Mike Schmidt of the Phillies dug his sneakered feet deep into the thick shag carpet, cocked an imaginary bat alongside his curly, reddish hair, stepped into an imaginary pitch and unloosed his home run swing. There was no crack, no sock, not even a cheer from Schmidt's wife Donna as the imaginary ball sailed across his comfortable den, through the glass door, past the terrace, over the swimming pool and into the vast green valley below. "When I was a kid I always tried to crush the ball," said Schmidt, who is 26, as he followed the flight of his make-believe homer. "I guess I'm still trying."
It is the personal purgatory of a home run hitter that success very often is a hit or miss proposition. The same hard, full cut that can send the ball into the distant bleachers can also send the hitter back to the dugout with his bat in his hands. It is his doing and his undoing.
This season, baseball's premier power whiffers, Schmidt and 6'6", 210-pound Dave (Kong) Kingman of the Mets, have been striking home runs and striking out at prodigious rates. While no one else in the National League has more than six homers and 11 strikeouts, Third Baseman Schmidt and Rightfielder Kingman already have nine and seven of the former and 15 and 21 of the latter. The strikeouts flow steadily; the home runs usually come in headline-making bunches. Kingman clouted six in a five-game stretch to take an early lead in the major league home run race, a contest he narrowly lost to Schmidt last season. But Schmidt overtook Kingman in a hurry. During a tear that extended into last week, he smacked seven in four games, including four straight during one windy afternoon in Chicago. In the history of baseball only three other players had accomplished that. The last National Leaguer to do it was the Boston Braves' Bob Lowe in 1894.
Characteristically, neither Kingman nor Schmidt had been hitting well before their hot streaks began. In 15 previous at bats, Kingman, who is 27 and has a .226 lifetime average, had hit one homer and two singles and had struck out six times. Schmidt, a .248 career batter, was 3 for 18 with one home run and nine strikeouts. Then, in successive visits to Wrigley Field and Pittsburgh's Three Rivers Stadium, they started connecting—high, long and often.
"When you get in a groove like that the ball looks twice its normal size," says Kingman. "Other times it comes up to the plate looking like a golf ball. It doesn't matter how you feel, either. You can feel great and not hit a thing, then feel lousy and hit it out." Schmidt says the ball looked bigger to him, too, and that he was making perfect contact because he was in one of those elusive stretches when his swing is perfect. For both, when they hit the ball it stayed hit. During their streaks they struck out 12 times and had only two hits besides the home runs—a Schmidt single and a Kingman double.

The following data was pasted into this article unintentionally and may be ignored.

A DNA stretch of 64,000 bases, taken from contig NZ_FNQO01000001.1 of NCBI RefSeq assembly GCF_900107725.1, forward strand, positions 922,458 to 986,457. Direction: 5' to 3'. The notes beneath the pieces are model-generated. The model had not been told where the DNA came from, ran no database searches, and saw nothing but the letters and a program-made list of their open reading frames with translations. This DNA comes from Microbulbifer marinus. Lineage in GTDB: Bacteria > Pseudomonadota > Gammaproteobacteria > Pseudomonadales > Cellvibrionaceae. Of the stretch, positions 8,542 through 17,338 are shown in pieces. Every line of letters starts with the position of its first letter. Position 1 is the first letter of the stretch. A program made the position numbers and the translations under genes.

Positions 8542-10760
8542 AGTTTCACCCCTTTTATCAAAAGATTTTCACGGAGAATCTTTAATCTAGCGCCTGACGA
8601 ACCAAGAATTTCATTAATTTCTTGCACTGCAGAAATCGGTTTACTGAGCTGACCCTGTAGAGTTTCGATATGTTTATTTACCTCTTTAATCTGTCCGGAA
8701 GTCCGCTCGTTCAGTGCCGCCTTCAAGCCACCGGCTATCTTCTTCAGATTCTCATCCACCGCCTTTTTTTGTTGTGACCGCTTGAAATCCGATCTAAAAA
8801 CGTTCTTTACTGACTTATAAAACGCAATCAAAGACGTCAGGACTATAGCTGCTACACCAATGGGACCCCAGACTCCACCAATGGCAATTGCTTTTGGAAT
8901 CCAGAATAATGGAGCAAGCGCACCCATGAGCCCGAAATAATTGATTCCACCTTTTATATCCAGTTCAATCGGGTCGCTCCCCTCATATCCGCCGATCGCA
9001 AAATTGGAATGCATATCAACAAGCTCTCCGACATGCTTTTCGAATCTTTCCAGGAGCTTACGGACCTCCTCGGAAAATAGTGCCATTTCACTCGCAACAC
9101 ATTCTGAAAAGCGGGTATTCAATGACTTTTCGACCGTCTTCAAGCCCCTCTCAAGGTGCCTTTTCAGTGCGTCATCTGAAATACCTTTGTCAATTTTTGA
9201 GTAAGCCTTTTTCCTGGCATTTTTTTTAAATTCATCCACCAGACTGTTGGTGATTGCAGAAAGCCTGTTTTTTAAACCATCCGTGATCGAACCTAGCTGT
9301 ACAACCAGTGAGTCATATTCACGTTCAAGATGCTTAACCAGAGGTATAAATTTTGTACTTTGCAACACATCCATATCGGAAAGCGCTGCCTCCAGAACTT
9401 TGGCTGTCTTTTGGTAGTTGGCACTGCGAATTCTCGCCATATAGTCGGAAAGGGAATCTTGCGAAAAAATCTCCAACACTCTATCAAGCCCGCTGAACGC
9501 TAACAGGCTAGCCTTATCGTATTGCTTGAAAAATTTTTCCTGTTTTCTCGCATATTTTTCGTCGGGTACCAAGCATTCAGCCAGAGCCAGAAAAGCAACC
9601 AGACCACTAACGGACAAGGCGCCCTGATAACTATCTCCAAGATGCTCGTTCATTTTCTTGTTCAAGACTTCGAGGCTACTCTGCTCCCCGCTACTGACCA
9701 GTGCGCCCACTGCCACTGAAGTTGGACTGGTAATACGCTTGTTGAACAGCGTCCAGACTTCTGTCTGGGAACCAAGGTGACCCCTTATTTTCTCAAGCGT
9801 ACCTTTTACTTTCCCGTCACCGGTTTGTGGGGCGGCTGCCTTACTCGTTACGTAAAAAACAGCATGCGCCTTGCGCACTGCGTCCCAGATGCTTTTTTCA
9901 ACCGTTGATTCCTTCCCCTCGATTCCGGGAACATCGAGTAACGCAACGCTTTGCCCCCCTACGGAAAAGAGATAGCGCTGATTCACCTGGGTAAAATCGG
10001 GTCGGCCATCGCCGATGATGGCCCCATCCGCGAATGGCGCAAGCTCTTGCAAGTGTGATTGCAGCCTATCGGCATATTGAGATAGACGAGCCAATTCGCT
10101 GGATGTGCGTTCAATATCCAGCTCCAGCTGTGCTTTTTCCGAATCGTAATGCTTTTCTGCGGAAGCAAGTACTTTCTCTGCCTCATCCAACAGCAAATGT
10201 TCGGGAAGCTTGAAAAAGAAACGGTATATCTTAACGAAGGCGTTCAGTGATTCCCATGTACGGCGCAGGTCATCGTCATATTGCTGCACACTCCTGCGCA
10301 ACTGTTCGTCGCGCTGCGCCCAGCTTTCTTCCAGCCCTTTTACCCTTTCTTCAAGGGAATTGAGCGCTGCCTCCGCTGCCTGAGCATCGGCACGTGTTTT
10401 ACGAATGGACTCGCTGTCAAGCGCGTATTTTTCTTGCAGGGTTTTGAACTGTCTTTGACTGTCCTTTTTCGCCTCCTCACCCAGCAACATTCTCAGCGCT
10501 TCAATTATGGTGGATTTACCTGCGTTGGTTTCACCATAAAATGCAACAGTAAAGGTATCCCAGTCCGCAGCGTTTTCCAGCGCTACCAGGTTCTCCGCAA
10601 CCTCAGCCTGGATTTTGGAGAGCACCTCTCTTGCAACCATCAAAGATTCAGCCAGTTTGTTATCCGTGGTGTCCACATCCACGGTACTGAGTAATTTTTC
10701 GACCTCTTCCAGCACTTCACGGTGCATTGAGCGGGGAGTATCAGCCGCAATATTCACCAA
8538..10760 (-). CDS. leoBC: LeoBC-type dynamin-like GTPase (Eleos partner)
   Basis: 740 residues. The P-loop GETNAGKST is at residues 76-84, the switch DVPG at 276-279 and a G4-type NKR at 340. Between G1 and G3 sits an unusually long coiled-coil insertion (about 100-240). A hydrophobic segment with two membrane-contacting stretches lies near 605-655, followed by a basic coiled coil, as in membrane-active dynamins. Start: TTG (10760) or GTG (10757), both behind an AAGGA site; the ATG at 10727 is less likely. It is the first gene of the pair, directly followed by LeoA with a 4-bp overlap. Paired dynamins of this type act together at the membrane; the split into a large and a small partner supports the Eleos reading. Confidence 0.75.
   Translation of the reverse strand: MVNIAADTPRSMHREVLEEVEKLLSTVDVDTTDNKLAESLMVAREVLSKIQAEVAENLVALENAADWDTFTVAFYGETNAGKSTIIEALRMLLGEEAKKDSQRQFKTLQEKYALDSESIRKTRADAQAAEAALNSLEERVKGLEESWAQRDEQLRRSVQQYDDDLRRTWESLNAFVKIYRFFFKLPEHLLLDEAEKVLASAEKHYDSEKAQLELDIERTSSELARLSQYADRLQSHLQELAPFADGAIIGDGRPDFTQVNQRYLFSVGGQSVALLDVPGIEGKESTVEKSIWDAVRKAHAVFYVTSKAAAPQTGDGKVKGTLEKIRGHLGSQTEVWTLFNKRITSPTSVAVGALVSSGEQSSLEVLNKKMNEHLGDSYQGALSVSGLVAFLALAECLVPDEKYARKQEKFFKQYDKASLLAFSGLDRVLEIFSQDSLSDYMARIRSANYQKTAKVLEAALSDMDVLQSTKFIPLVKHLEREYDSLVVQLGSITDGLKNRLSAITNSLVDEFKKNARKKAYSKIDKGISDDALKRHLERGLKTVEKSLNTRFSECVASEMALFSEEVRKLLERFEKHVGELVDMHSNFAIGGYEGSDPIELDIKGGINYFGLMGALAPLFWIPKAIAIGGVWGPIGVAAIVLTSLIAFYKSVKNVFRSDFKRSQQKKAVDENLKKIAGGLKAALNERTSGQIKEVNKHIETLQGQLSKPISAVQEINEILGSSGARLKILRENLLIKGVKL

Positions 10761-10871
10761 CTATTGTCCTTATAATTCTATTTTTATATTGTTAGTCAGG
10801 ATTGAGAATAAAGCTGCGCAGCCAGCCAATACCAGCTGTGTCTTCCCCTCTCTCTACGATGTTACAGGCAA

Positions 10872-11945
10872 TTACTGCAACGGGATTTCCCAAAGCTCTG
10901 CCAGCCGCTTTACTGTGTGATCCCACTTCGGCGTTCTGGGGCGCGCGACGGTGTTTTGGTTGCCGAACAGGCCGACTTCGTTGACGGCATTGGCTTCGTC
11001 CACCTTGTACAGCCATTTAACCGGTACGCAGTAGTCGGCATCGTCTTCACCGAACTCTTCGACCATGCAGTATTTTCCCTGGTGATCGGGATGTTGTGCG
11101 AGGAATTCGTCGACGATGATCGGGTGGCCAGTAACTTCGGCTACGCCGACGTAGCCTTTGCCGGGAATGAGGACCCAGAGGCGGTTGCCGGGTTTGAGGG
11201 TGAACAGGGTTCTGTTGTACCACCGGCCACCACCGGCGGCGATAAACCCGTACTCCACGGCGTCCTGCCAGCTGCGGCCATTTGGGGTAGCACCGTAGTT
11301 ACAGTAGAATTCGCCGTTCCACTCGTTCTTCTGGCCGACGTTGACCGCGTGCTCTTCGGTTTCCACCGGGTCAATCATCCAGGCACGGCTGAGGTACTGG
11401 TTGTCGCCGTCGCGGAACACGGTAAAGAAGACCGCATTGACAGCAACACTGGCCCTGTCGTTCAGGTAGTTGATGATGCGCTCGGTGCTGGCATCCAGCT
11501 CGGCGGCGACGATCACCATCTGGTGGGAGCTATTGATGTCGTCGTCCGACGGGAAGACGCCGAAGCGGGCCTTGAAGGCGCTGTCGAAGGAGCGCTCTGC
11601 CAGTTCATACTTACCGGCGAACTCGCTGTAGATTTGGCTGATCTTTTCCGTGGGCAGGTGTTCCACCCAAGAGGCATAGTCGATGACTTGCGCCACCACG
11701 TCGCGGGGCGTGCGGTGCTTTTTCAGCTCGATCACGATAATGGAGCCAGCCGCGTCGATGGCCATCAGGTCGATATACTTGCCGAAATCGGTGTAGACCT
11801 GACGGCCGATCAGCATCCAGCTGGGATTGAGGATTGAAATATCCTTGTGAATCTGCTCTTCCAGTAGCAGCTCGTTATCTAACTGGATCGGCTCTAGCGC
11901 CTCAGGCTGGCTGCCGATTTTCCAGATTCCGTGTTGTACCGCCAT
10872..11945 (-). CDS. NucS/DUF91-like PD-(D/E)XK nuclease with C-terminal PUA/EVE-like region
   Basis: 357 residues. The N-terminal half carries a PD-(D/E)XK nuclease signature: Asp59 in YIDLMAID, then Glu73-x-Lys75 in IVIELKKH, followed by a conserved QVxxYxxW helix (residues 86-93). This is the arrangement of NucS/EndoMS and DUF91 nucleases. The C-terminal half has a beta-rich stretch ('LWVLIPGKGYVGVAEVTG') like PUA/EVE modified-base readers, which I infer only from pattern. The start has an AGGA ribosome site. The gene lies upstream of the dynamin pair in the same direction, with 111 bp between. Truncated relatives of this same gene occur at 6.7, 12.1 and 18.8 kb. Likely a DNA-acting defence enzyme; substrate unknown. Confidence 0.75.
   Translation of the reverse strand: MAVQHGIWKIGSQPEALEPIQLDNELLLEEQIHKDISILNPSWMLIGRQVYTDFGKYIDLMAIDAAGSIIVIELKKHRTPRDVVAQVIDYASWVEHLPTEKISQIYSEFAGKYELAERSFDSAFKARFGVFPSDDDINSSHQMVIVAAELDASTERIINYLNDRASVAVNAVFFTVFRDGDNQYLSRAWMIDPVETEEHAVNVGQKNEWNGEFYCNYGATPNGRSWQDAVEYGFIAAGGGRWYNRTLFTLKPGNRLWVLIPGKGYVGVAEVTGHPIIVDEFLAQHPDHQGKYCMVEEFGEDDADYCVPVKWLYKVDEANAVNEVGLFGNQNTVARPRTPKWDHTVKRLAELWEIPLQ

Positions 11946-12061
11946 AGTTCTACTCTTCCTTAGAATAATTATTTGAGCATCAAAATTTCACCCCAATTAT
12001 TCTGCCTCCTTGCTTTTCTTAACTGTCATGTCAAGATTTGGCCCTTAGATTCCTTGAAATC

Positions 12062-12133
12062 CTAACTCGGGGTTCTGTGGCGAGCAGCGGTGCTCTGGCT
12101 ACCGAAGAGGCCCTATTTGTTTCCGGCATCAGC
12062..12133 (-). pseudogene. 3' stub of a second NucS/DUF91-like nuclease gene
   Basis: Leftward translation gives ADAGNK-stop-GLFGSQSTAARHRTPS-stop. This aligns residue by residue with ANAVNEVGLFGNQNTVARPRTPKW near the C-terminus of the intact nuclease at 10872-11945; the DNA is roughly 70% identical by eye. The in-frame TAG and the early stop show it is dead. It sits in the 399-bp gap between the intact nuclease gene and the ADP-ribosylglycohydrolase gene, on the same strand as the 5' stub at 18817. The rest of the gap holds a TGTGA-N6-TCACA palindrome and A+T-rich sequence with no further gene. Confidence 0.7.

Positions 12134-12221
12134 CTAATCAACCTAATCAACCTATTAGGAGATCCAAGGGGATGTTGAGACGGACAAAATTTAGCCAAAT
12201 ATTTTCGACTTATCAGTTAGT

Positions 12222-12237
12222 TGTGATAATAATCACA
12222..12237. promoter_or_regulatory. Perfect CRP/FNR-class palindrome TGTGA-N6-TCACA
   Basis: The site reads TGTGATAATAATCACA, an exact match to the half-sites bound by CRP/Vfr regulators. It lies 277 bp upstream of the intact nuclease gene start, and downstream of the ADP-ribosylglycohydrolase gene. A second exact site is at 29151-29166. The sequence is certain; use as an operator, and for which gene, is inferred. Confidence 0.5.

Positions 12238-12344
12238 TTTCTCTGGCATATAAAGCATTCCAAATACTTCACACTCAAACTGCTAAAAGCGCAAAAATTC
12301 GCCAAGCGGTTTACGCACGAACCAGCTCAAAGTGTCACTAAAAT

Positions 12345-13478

The two sluggers erupt that way every so often, perhaps to prove they are still alive and playing. Kingman had 13 homers last July, Schmidt countered with 12 in August. To opponents, their streaks seem even more torrid than they are, because Schmidt and Kingman are not in the business of hitting cheap home runs. There are few players, if any, who can match them for distance. Kingman smashed a drive of more than 600 feet off the Yankees' Catfish Hunter in spring training last year that both New York teams still talk about. "I could have chopped that up into 35 singles," says Mets First Baseman Ed Kranepool.
Two weeks ago Kingman blasted a shot that Chicagoans believe was the longest ever hit at Wrigley Field. Estimated to have gone 650 feet on the fly, it carried over the left-field bleachers, across Waveland Avenue and down a side street. After landing, the ball bounced a couple of times before crashing into the side of a house. While Kingman was still circling the bases, the residents of the house poured out on the front porch to see who was knocking at their wall. Schmidt has not belted one that far in 1976, but he is well remembered in Houston where a couple of seasons back he stroked a ball off the Astrodome speaker, which is 117 feet above the field.
"Dave's style is to swing hard in case he hits it," says Kranepool. "When he's connecting, the only way to defense him is to sit in the upper deck. I've never seen anybody hit the ball farther."